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  • chrisdumigan

Mark Small : The Path of the Low Valley for Guitar and Cello : DOz

Mark Small

Les Productions D’Oz: Score and separate parts (16, 8, and 8 pages respectively)

Boston – born Mark Small is a composer/performer and music journalist who has produced many works for a few different ensembles and here has written a three -movement work for guitar and cello, beginning with a Prelude, marked Moderato in Am. This has a very mysterious sound – world full of normal major and minor triads but placed next to one another in unusual combinations, which does help to provide the slightly other – world quality to the writing. The guitar starts the piece off accompanied by only a low solo line of harmony on the cello, until bar 9 where the instruments play a whole tone descending scale harmonised in thirds, that takes the piece briefly back to the opening triad idea. The time signatures change quite a lot, from 4/4, to 2/4, and then to 7/8, 6/8, 11/8 and 3 / 4 in this opening section, before a new idea enters on a 12/8 arpeggio pattern on the guitar with a cello melody that still manages to sound elusive and enigmatic in its harmonies. The opening section then returns leading almost immediately into a Meno Mosso where the two players swap solo lines in a question/answer type of style. This considerable middle section then moves back , after a brief climax into the opening idea again for one more time through before a sudden climbing passage on the guitar leads to the final two forte bars.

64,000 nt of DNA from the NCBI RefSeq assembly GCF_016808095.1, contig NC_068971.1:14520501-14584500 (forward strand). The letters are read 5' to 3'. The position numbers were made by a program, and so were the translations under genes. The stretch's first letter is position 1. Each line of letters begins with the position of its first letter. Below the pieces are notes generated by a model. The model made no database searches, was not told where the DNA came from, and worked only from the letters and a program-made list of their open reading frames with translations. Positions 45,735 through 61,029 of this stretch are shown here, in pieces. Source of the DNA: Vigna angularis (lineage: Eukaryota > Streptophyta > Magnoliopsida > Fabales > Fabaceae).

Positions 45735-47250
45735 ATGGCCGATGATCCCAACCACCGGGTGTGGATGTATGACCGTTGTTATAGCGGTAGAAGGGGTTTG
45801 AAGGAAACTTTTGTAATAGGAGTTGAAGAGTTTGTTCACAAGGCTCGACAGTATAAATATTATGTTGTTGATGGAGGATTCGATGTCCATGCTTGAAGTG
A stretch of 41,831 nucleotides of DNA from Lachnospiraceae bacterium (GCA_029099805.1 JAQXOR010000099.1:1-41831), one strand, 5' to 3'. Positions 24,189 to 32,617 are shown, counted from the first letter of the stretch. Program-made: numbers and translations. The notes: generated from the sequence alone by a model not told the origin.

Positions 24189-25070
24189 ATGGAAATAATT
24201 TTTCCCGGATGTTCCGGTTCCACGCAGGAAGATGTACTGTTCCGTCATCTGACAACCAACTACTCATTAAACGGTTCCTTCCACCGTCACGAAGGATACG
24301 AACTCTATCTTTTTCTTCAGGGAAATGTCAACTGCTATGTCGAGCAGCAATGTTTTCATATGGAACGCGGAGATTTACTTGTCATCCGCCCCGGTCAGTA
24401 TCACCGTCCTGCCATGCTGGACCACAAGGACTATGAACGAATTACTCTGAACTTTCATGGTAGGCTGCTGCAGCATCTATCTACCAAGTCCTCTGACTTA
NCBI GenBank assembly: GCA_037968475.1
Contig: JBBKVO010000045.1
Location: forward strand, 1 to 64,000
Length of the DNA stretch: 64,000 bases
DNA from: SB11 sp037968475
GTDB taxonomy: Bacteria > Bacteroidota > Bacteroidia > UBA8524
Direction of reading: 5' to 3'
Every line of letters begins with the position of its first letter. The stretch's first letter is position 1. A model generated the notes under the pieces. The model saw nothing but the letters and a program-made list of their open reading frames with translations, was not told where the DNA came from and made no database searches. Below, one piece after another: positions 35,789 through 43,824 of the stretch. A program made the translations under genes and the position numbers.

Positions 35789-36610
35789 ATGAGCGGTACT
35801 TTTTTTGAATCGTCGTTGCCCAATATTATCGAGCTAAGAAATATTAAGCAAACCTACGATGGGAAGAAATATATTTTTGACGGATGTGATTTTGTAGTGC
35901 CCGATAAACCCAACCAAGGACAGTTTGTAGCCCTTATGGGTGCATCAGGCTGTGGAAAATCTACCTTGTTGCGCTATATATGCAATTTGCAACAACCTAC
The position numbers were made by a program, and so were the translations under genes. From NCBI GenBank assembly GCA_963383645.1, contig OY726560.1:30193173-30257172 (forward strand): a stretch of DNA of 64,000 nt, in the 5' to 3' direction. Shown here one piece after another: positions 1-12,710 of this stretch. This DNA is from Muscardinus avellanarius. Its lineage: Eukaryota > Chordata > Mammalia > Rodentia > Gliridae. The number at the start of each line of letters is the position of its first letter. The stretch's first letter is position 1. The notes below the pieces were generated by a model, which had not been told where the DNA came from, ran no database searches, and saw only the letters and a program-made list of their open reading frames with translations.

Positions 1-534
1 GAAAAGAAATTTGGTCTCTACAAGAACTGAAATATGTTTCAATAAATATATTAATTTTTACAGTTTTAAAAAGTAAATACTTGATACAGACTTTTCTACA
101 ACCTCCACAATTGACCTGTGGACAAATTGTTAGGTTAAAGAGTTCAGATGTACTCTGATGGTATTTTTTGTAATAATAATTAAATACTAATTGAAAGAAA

The second movement Adagio is marked molto espressivo and has an 8 bar guitar solo that begins on another spooky, but perfectly harmonious chord of a C minor, with a Major 7th above and a melody beginning on F# above that. The melody continues in the same vein, before the cello enters at bar 9 and takes over the melody in what is a varied repeat. This then turns into a faster andante where both instruments play some gentle quaver runs, again with the guitar having the melody first and then the cello. At the climax to this section the guitar via a brief run up the fingerboard has a quiet solo, ending on another unusual sequence of chords, before the opening section returns once more, slightly varied and a quiet coda on A major.

The final Allegro starts straightaway with a rising melody on the cello and some rocking pairs of notes in quavers , and longer bass notes on the guitar, which after 20 bars takes over the melody and the cello plays a slight variation of the arpeggiated repeated notes. A cantabile meno mosso then turns the opening melody from 4/4 into a 3 / 4 in what is a variation of the opening melodic ideas. After a mysterious solo run on the guitar the main theme from the previous movement suddenly makes an entrance , after which the 3rd movement’s main ideas re- enter for one more time through , and this leads directly to the coda where a run up the guitar leas to a perfect cadence in Am aided by long cello bass notes.

This was a very pleasant and interesting piece that is thoroughly melodic throughout whilst having many harmonic moments that are meant to sound a little strange and mystery –driven. The writing is not too difficult for two decent players and I can see this piece being very well received by any cello and guitar duo.

Chris Dumigan

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